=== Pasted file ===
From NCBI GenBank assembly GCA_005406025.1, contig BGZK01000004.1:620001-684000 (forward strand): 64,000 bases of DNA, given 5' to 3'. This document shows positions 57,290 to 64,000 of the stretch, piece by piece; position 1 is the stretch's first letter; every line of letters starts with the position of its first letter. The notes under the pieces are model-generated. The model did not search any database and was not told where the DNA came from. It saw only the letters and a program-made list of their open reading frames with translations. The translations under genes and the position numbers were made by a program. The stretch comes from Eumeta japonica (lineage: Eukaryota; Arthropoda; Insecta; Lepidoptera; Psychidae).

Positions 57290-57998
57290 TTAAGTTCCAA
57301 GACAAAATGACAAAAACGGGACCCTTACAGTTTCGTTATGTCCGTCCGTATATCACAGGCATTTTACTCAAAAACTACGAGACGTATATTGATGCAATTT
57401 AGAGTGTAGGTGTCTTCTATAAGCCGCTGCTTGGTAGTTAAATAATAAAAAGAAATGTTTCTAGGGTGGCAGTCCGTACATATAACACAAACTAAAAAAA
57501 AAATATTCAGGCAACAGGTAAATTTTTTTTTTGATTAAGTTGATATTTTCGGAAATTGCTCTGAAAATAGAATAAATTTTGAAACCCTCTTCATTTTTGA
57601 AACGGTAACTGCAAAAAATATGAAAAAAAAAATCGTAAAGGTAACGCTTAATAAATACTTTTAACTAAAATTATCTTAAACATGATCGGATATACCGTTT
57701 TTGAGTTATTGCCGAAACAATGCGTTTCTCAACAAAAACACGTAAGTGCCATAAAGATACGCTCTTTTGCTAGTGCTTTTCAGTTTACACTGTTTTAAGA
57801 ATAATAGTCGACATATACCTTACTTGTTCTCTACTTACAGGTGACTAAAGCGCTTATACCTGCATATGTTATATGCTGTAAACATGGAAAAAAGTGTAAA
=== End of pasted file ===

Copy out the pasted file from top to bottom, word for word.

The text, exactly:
From NCBI GenBank assembly GCA_005406025.1, contig BGZK01000004.1:620001-684000 (forward strand): 64,000 bases of DNA, given 5' to 3'. This document shows positions 57,290 to 64,000 of the stretch, piece by piece; position 1 is the stretch's first letter; every line of letters starts with the position of its first letter. The notes under the pieces are model-generated. The model did not search any database and was not told where the DNA came from. It saw only the letters and a program-made list of their open reading frames with translations. The translations under genes and the position numbers were made by a program. The stretch comes from Eumeta japonica (lineage: Eukaryota; Arthropoda; Insecta; Lepidoptera; Psychidae).

Positions 57290-57998
57290 TTAAGTTCCAA
57301 GACAAAATGACAAAAACGGGACCCTTACAGTTTCGTTATGTCCGTCCGTATATCACAGGCATTTTACTCAAAAACTACGAGACGTATATTGATGCAATTT
57401 AGAGTGTAGGTGTCTTCTATAAGCCGCTGCTTGGTAGTTAAATAATAAAAAGAAATGTTTCTAGGGTGGCAGTCCGTACATATAACACAAACTAAAAAAA
57501 AAATATTCAGGCAACAGGTAAATTTTTTTTTTGATTAAGTTGATATTTTCGGAAATTGCTCTGAAAATAGAATAAATTTTGAAACCCTCTTCATTTTTGA
57601 AACGGTAACTGCAAAAAATATGAAAAAAAAAATCGTAAAGGTAACGCTTAATAAATACTTTTAACTAAAATTATCTTAAACATGATCGGATATACCGTTT
57701 TTGAGTTATTGCCGAAACAATGCGTTTCTCAACAAAAACACGTAAGTGCCATAAAGATACGCTCTTTTGCTAGTGCTTTTCAGTTTACACTGTTTTAAGA
57801 ATAATAGTCGACATATACCTTACTTGTTCTCTACTTACAGGTGACTAAAGCGCTTATACCTGCATATGTTATATGCTGTAAACATGGAAAAAAGTGTAAA